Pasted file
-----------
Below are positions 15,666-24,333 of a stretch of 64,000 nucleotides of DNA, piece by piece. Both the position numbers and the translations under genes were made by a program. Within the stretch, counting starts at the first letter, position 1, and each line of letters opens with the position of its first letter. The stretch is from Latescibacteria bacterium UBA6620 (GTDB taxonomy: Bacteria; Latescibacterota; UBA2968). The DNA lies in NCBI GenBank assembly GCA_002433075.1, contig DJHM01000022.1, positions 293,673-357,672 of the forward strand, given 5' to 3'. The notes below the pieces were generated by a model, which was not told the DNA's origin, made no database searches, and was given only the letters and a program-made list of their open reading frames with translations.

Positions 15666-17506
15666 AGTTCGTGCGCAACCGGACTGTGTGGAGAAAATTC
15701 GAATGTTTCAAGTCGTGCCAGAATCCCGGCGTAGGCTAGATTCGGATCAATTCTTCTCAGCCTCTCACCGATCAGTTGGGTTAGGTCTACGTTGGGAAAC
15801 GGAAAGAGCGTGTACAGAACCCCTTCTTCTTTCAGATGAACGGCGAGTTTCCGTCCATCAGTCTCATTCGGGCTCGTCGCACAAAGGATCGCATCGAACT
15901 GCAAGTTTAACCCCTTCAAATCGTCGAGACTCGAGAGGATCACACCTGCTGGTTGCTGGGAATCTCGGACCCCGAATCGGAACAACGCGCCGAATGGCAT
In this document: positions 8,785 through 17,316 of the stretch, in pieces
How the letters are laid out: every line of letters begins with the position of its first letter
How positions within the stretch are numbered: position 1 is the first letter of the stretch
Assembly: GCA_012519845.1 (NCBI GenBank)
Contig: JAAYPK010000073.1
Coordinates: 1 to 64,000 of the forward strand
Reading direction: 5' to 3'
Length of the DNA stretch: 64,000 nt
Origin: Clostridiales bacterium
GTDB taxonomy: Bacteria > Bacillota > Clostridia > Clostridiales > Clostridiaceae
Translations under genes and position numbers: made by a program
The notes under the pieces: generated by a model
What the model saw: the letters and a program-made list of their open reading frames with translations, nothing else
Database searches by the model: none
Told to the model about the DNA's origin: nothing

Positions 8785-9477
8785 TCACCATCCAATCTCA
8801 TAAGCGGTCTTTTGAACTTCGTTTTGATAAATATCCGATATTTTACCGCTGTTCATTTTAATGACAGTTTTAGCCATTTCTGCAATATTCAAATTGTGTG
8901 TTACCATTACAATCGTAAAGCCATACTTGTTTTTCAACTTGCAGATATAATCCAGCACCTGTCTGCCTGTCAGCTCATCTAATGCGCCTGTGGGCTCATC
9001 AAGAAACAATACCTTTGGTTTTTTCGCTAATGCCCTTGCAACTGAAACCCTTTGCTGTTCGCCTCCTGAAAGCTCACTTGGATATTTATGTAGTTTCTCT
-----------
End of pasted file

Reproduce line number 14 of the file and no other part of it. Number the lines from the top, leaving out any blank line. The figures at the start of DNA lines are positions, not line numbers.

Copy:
Length of the DNA stretch: 64,000 nt